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HD TACH RESULTS
The 7200.11 1.5TB posted a very impressive average read speed of 107.4 MB/s,
almost 20 MB/s faster than the 1 TB version and, indeed, the best score we've
ever recorded. If not for the slow random access speed of 15.3 ms, it would
be one of, if not the fastest 7200RPM drive on the market. Random access was
almost 3 ms higher than the 1TB model.
7200.11 1.5TB HD Tach results.
7200.11 1TB HD Tach results.
These recordings were made with a high resolution, lab quality, digital recording
system inside SPCR's own 11
dBA ambient anechoic chamber, then converted to LAME 128kbps encoded MP3s.
We've listened long and hard to ensure there is no audible degradation from
the original WAV files to these MP3s. They represent a quick snapshot of what
we heard during the review.
These recordings are intended to give you an idea of how the product sounds
in actual use one meter is a reasonable typical distance between a computer
or computer component and your ear. The recording contains stretches of ambient
noise that you can use to judge the relative loudness of the subject. Be aware
that very quiet subjects may not be audible if we couldn't hear it from
one meter, chances are we couldn't record it either!
The recording starts with 5 seconds of ambient noise, then 10 second segments
of the drive in the following states: idle, seek with AAM enabled (if applicable),
and seek with AAM disabled (if applicable).
- Seagate 7200.11 ST31500341AS Idle: 17 / Seek: 19
- Western Digital Caviar Blue WD6400AAKS Idle: 16 / Seek
(AAM): 16~17 / Seek (Normal): 18~19 dBA@1m One
- Samsung F1 3D HD753LJ Idle: 16 / Seek (AAM): 18~19
/ Seek (Normal): 20~21 dBA@1m One
- Seagate 7200.11 ST31000340AS Idle: 18 / Seek: 19 dBA@1m
- Western Digital Caviar SE16 WD5000KS Idle: 19 / Seek (AAM):
19 / Seek (Normal): 22 dBA@1m One
- Western Digital Caviar Black WD1001FALS Idle: 21 / Seek
(AAM): 21 / Seek (Normal): 25 dBA@1m One
- Western Digital Raptor WD1500ADFD Idle: 16 / Seek
(AAM): 26~27 / Seek (Normal): 26~27 dBA@1m One
We view the 1.5TB 7200.11 from Seagate favorably it is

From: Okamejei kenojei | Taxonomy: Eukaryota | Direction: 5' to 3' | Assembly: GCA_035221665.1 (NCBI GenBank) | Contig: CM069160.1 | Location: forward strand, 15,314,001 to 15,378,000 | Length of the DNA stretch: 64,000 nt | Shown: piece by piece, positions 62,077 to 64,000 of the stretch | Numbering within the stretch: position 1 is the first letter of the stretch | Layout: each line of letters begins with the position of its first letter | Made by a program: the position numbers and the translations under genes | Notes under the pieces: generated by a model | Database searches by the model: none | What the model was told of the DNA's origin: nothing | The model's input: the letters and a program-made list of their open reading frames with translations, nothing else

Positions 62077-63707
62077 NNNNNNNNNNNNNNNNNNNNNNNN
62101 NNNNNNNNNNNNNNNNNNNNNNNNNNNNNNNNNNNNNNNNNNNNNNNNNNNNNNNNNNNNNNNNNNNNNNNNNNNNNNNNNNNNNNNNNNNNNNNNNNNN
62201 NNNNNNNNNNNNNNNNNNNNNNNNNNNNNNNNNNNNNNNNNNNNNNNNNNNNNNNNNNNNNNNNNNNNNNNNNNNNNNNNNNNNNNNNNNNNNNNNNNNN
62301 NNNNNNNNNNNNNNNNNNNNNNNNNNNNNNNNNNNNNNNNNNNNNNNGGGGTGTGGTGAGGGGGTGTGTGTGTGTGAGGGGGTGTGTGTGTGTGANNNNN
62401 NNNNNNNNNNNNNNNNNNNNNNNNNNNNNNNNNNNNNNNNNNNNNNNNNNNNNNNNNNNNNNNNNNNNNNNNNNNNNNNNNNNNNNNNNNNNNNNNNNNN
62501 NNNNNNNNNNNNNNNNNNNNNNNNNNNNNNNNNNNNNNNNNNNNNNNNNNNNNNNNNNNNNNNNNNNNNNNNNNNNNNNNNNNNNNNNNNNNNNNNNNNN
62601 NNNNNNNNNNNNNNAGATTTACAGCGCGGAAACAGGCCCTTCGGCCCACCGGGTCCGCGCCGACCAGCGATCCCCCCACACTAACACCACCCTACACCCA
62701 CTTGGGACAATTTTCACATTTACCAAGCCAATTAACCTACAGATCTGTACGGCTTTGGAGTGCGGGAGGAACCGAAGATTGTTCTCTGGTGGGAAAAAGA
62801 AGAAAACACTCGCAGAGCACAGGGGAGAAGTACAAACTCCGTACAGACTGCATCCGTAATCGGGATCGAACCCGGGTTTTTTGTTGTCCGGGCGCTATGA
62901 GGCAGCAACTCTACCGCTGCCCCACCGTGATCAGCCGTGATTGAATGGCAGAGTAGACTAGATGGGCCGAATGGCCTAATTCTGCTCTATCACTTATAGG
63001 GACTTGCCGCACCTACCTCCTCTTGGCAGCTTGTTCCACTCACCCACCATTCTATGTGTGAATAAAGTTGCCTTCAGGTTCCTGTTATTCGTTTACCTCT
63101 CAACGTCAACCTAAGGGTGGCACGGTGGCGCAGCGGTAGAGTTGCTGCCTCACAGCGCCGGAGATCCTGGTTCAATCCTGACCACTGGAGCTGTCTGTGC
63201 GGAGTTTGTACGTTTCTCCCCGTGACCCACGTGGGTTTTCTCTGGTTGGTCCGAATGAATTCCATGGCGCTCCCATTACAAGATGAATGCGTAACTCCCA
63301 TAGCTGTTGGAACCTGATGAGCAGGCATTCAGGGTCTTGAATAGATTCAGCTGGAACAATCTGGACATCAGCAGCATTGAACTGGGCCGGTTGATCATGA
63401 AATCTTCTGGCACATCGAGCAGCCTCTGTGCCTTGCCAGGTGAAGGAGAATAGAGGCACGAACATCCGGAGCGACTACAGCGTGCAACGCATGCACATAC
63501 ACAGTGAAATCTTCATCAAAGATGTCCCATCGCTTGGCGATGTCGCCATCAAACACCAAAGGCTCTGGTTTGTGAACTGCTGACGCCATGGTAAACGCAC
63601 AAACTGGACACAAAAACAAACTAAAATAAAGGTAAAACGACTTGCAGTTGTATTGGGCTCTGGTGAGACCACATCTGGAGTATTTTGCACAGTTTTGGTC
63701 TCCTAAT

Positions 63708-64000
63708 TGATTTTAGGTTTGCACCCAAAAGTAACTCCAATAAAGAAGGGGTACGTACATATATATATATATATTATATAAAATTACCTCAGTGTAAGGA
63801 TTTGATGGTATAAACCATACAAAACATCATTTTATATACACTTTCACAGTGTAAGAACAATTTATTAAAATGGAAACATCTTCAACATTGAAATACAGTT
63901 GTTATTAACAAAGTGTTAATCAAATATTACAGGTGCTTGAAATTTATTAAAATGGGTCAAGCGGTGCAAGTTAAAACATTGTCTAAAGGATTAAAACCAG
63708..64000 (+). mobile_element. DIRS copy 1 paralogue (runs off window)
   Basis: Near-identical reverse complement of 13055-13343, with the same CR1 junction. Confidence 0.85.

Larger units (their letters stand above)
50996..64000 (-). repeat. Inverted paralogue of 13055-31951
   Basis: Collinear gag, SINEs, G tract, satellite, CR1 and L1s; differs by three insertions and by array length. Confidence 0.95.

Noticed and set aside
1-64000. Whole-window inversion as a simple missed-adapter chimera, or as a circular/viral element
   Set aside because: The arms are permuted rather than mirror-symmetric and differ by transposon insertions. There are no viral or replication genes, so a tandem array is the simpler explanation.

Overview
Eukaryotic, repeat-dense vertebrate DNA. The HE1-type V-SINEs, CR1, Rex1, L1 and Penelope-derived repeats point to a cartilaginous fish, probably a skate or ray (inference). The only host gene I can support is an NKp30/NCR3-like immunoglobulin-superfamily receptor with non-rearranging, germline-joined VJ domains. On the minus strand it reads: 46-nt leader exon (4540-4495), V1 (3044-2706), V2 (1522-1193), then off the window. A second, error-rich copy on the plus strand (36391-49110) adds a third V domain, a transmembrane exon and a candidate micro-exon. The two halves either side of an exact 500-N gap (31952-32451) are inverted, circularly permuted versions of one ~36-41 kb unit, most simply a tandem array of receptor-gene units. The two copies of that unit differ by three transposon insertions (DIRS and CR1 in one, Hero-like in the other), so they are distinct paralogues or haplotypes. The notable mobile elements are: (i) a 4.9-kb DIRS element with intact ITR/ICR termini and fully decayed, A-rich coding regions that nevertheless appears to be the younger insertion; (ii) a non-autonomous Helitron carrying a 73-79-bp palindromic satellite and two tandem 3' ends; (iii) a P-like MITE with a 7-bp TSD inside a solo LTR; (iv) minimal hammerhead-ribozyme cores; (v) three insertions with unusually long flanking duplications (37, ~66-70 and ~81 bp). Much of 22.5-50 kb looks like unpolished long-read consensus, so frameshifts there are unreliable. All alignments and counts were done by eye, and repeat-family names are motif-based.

a fairly good compromise between noise and performance. Acoustically, it is
a minor improvement over their
1TB drive slightly quieter when idle with a bit less vibration, though
this may simply be a result of sample variance. Increasing the areal density
instead of the platter count played a big part in keeping noise and vibration
in check. However, without soft-mounting, the amount of vibration is still bad
enough to dramatically affect the noise level of a quiet system. We can't really
fault the drive for this however most high capacity drives exhibit a
similarly high level of vibration.
Thanks to its high areal density, it is also one of the faster
7200 RPM drives out there, at least according to HD Tach. It posted a very high
average read speed, high enough to rival the Velociraptor.
It had relatively high random access times, but considering how quiet the seeks
were, this seems like a fair trade. In fact, it more than holds its own against
drives that have AAM (Automatic Acoustic Management) enabled to reduce seek
noise. For example, our WD Caviar Black
sample had very loud seeks. We wouldn't consider using it on a day-to-day basis
unless AAM was engaged, but doing so increased its random access time to 18
ms. This put it at a disadvantage compared to the 1.5 TB 7200.11, which sounds
as though it was AAM equipped and performs 3 ms faster.
While it is no longer the biggest desktop hard drive on the market
(Western Digital now has a 2TB Green Power), at $130, it currently hits the
capacity/price sweet spot. It is very fast for the amount of noise it generates
and, while it isn't the most energy efficient, it does give you the best bang
for your buck if you're looking for high capacity storage.
There is only one factor that prevents us from giving the drive
a clear-cut recommendation and that is the recent
firmware issue with Seagate's 7200.11 drives. This issue affects most Barracuda
7200.11 models and results in affected drives coming to a sudden, complete,
and irreversible halt in operation, sometimes after months without any problems
or symptoms. Seagate has fixed the faulty firmware, but it will take some time
for these drives to make into the retail channel. It may be wise to hold off
on purchasing a 7200.11, but if you do acquire one, we highly recommend checking
with Seagate to ensure that the updated firmware is installed.
Many thanks Seagate
for the review sample.
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SPCR Articles of Related Interest:
SPCR's Hard Drive Testing
SPCR's Recommended Hard Drives
WD and Seagate take steps to fix
Black: WD's Performance 1TB HDD
SE16 Caviar 640GB is now Blue
WD VelociRaptor: A Triple Crown
Samsung F1 750GB & 1TB Drives: Fast... and
Terabyte Round II: Seagate Barracuda
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this article in the SPCR Forums
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